Dr Livia Lupi - Research
Painting Architecture in Early Renaissance Italy
Innovation and Persuasion at the Intersection of Artistic and Architectural Practice
Although architectural structures became increasingly more prominent in painting from the fourteenth century onwards, showcasing ingenious structural solutions and intricate ornamental designs, they are often interpreted as more or less convincing ways of representing pictorial space or as lesser counterparts to built architecture.
Painting Architecture in Early Renaissance Italy is a book project aiming to change our understanding of architectural settings in Italian painting. It posits that architecture in painting was instrumental in redefining the status of architecture, providing a platform for experimentation and highlighting the rhetorical potential of architectural forms. By emphasising the inventiveness and agency within the narrative of architectural settings, the project underscores the architectural imagination of artists and sheds light on the productive intersection between artistic and architectural practice in Italy at this time. Discussing in detail the striking architectural settings of four fresco cycles from four different parts of Italy, the book explores the representation of architecture in painting as a broad phenomenon revealing artists’ wide-ranging interest in architecture, and positing they were instrumental in promoting architectural innovation.
By focusing on fresco cycles as a medium where built structure and pictorial surface are part of the same unit, the study explores artists’ approach to both two and three-dimensional buildings, at the same time underscoring the communicative abilities of painted buildings in connection to a narrative. This highlights that architectural settings are a form of visual rhetoric, changing how architectural forms are perceived as they reflect an artist’s architectural inventiveness and the prestige of the patron.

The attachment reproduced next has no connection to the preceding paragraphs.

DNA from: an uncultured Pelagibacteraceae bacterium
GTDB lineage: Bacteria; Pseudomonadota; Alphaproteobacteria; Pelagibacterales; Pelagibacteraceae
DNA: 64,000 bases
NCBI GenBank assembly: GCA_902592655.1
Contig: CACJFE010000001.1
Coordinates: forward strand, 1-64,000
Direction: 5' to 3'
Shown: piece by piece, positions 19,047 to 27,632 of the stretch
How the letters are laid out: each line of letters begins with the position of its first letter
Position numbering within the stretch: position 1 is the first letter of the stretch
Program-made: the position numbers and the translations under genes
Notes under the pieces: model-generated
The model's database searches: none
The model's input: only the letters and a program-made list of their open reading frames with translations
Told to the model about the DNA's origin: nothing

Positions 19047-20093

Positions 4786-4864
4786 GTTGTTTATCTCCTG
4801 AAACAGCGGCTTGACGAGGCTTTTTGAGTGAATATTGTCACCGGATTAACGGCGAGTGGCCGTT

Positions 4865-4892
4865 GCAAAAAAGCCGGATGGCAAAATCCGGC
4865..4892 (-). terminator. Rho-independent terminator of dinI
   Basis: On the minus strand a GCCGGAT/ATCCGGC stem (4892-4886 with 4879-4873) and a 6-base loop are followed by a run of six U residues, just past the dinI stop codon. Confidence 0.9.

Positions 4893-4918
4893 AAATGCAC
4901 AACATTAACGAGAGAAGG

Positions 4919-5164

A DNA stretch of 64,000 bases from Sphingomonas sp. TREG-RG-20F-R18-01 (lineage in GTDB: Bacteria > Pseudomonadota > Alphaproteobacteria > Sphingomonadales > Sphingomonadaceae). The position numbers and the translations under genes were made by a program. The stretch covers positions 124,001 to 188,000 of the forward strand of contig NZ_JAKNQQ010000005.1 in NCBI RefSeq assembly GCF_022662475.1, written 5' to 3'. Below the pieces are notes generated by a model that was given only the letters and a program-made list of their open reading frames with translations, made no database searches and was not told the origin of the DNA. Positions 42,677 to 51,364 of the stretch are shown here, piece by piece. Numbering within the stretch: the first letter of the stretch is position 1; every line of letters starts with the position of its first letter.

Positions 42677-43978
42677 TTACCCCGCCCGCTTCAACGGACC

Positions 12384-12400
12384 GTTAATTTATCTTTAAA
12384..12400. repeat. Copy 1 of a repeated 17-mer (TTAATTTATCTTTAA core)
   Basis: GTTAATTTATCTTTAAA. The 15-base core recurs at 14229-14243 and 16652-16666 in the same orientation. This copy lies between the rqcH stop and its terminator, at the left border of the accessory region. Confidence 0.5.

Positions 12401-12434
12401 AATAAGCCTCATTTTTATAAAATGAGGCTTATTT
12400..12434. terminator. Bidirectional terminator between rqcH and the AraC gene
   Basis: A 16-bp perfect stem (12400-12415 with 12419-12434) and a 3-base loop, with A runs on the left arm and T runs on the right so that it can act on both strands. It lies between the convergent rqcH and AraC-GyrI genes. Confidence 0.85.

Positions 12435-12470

This study considers the late fourteenth to early fifteenth century as a turning point for the representation of architecture, arguing for the precociousness of architectural design in painting in comparison to built projects. Exploring the intersection between artistic and architectural practice in conjunction with rhetorical theory, it proposes that a better understanding of the relationship between painting and architecture during this key moment will offer new insights into the later development of architectural practice through drawing, and especially into sixteenth-century painter-architect figures, as well as clarifying the powers of persuasion of architectural forms. Therefore, the book’s conclusions will feed into an article closely examining the relationship between architecture in painting and drawing, from fourteenth-century architectural settings to project drawings and seventeenth-century architectural capricci.
Finally, this research project will also inform a further three articles: the first, focused on reassessing craftsmanship; the second, exploring the understanding of architecture through ideas of size, place and space; and the third, arguing for Veneto artists’ specifically architectural approach to painting c.1360-c.1470.
Fra Angelico, Ordination of St Stephen, Nicholas V Chapel, 1448-1450, Vatican Museums. Fresco.
Domenico di Bartolo, Building of the Hospital, 1443, Santa Maria della Scala, Siena. Fresco.